This class of drill/driver offers good power in a
lightweight tool, and at a moderate priceby Clayton DeKorne and Pete
In the maze of cordless tools, there are several different
classes of drill/drivers. Those intended for professional use
clearly set themselves apart from those intended for homeowners
(the one homeowner-market 14.4-volt drill we tried out worked
so poorly that we did not even include the results in this
article). Professional cordless drills have standard features
such as electric brakes and keyless chucks. They also have
longer runtimes and higher durability.
Tradespeople have largely migrated to 12-, 14.4-, and
18-volt power classes during the past few years. We are
focusing this tool review on 14.4-volt drills because this
class offers a practical compromise between performance, cost,
and weight. We collected most of the latest models on the
market and put them through some tough tests. The Panasonic
15.6-volt model was included in this tool class because
Panasonic does not offer a 14.4-volt model.
NiCad vs NiMH Batteries
also included new 14.4-volt nickel metal hydride (NiMH)
batteries. NiMH batteries, which hit the market in 1998,
provide longer runtimes than the more common nickel cadmium
(NiCad) batteries. Makita is the only manufacturer that
currently has NiMH batteries available on the market. Most
other manufacturers plan to introduce NiMH at some point in
We were able to test two drills using NiMH batteries —
the Makita, with a 2.2 amp-hour (Ah) battery, and the Hitachi,
with a prototype 3Ah battery (see Figure 1).
1. Nickel metal hydride (NiMH) batteries like the 2.2Ah
from Makita and 3Ah prototype from Hitachi increase runtimes
for each charge. However, they are more expensive than more
common NiCad batteries and cannot be charged as many times
before wearing out. With the added runtime, though,
manufacturers are claiming that NiMH total runtime over the
life of the battery is still greater than with
Although the Hitachi prototype battery was the only 3Ah
battery we tested, many NiMH batteries will show up for sale in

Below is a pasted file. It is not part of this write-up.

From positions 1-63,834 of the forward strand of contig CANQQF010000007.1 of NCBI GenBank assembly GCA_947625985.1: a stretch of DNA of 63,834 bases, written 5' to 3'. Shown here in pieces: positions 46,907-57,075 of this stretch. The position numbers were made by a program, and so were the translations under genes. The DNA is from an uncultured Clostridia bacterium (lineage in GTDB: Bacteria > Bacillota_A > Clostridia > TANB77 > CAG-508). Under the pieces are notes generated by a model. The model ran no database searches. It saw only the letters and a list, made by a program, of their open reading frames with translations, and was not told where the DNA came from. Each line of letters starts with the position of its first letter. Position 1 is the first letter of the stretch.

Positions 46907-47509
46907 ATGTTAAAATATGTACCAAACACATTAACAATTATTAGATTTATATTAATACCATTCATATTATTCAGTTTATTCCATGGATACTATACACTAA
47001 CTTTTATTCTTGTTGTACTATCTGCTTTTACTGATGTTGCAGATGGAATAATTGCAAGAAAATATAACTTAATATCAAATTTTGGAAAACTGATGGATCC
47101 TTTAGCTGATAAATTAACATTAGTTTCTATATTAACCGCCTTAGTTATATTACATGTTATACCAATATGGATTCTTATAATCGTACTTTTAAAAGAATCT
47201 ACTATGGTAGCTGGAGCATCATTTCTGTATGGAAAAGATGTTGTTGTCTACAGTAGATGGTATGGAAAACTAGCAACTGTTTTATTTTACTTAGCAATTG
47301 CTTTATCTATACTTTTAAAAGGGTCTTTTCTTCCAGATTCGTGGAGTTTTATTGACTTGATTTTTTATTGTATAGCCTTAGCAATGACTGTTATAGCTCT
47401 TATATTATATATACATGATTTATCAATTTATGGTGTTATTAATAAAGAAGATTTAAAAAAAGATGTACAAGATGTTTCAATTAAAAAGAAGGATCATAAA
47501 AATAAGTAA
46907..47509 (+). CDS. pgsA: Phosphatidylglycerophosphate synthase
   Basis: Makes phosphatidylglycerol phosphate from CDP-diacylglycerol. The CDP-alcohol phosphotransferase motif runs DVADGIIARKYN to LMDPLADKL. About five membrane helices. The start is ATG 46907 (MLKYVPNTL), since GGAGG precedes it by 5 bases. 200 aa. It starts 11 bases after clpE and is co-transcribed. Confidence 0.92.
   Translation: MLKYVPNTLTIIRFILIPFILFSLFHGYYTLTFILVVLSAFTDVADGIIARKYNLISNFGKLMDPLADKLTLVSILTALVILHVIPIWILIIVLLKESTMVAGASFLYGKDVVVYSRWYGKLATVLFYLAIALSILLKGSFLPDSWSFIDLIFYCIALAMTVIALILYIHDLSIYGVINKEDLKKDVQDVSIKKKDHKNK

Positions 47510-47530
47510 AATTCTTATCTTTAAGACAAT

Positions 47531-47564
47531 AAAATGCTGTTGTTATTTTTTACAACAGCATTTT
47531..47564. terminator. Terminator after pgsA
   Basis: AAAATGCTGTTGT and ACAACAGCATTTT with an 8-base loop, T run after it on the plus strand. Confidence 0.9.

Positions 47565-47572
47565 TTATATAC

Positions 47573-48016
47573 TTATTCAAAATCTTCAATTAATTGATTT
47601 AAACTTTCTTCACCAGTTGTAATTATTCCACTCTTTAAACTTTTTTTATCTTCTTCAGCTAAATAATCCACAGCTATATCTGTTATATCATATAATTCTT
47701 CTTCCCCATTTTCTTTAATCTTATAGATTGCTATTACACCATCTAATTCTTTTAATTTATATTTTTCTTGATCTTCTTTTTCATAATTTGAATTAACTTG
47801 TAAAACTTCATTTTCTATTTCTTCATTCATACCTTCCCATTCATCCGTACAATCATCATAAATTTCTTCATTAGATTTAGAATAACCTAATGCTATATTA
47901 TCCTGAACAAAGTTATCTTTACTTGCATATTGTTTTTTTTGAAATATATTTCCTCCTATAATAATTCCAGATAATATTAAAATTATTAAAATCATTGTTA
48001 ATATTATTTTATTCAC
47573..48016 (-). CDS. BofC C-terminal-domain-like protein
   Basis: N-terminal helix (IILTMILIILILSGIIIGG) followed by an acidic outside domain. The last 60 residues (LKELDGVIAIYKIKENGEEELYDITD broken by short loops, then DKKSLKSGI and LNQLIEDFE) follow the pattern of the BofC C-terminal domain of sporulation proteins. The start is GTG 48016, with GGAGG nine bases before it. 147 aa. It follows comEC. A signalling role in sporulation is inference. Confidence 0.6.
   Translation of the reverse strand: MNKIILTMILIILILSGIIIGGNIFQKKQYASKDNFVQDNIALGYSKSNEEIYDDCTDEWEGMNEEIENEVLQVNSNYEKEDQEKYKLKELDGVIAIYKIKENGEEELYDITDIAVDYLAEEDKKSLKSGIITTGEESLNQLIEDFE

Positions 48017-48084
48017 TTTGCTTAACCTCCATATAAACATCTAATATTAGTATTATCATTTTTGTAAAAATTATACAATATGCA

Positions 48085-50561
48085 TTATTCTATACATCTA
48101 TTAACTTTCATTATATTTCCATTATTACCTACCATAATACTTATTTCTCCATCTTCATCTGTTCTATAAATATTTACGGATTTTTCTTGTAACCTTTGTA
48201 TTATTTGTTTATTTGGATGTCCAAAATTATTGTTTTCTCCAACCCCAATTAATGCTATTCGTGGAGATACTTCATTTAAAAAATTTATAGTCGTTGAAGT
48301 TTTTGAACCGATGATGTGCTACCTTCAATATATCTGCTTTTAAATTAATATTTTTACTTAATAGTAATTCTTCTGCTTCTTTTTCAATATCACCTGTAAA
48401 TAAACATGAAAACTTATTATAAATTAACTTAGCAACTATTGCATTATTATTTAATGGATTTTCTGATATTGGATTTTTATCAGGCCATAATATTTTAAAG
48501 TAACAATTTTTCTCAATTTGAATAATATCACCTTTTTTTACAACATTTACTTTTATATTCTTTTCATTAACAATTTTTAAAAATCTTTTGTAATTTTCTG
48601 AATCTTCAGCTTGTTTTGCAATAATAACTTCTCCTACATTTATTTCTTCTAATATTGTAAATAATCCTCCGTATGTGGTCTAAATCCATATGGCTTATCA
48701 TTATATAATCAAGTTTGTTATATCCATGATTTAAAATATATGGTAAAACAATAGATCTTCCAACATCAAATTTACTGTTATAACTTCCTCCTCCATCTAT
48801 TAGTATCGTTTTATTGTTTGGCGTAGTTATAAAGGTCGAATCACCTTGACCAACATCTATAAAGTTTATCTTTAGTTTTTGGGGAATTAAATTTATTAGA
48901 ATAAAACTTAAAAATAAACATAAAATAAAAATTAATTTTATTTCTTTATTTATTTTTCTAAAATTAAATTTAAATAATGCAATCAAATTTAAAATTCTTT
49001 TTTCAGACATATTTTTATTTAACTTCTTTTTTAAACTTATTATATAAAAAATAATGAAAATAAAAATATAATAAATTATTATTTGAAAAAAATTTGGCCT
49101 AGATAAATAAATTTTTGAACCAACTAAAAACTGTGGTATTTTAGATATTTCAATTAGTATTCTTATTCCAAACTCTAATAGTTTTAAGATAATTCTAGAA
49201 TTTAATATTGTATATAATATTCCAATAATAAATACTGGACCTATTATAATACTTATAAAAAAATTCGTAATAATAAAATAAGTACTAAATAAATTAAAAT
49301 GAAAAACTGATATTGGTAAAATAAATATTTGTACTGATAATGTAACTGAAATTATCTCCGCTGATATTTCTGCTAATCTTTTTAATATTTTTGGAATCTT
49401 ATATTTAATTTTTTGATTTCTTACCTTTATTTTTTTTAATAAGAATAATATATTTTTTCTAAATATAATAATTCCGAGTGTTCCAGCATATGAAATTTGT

1999 with 3Ah ratings, which will increase runtimes.
These new NiMH batteries set the standard in our tests. In
each of our tests, we ranked all drill models relative to the
top performing NiMH model. However, enhanced runtimes will come
with added costs. Not only will this next generation of
batteries cost more than NiCads, but their lifespans will be
shorter by as much as 20% fewer charge cycles. Nevertheless,
because you get more runtime between charge cycles,
manufacturers claim that total runtime over the life of the
battery will still greatly exceed that of NiCads.
ready for testing, we first conditioned two batteries for each
drill by draining them and charging them five times (believe us
when we say that 12 drills can make quite a lot of noise when
they’re all running together at full speed for an hour or
so). Our tests were designed to objectively determine
performance limits for both low- and high-torque applications.
In the two high-speed tests, driving drywall screws and boring
spade bit holes, we used plywood to provide a uniform base
material. During both test runs, we also noted our subjective
likes and dislikes. In the end, you should be able to find the
information you need to make a good choice if you decide to
shop for one of these 14.4-volt models.
Light Load Runtime
Our first test was designed to determine the runtime of the
tools during a low-power application. We drove 1-1/4-inch
drywall screws into two glued-together sheets of 3/4-inch
plywood. We tested each drill twice, each time with a different
battery, to see how many screws could be driven on one charge
(see bar chart).
Both of us had the chance to work with every drill and we
took notes on how they felt during the task.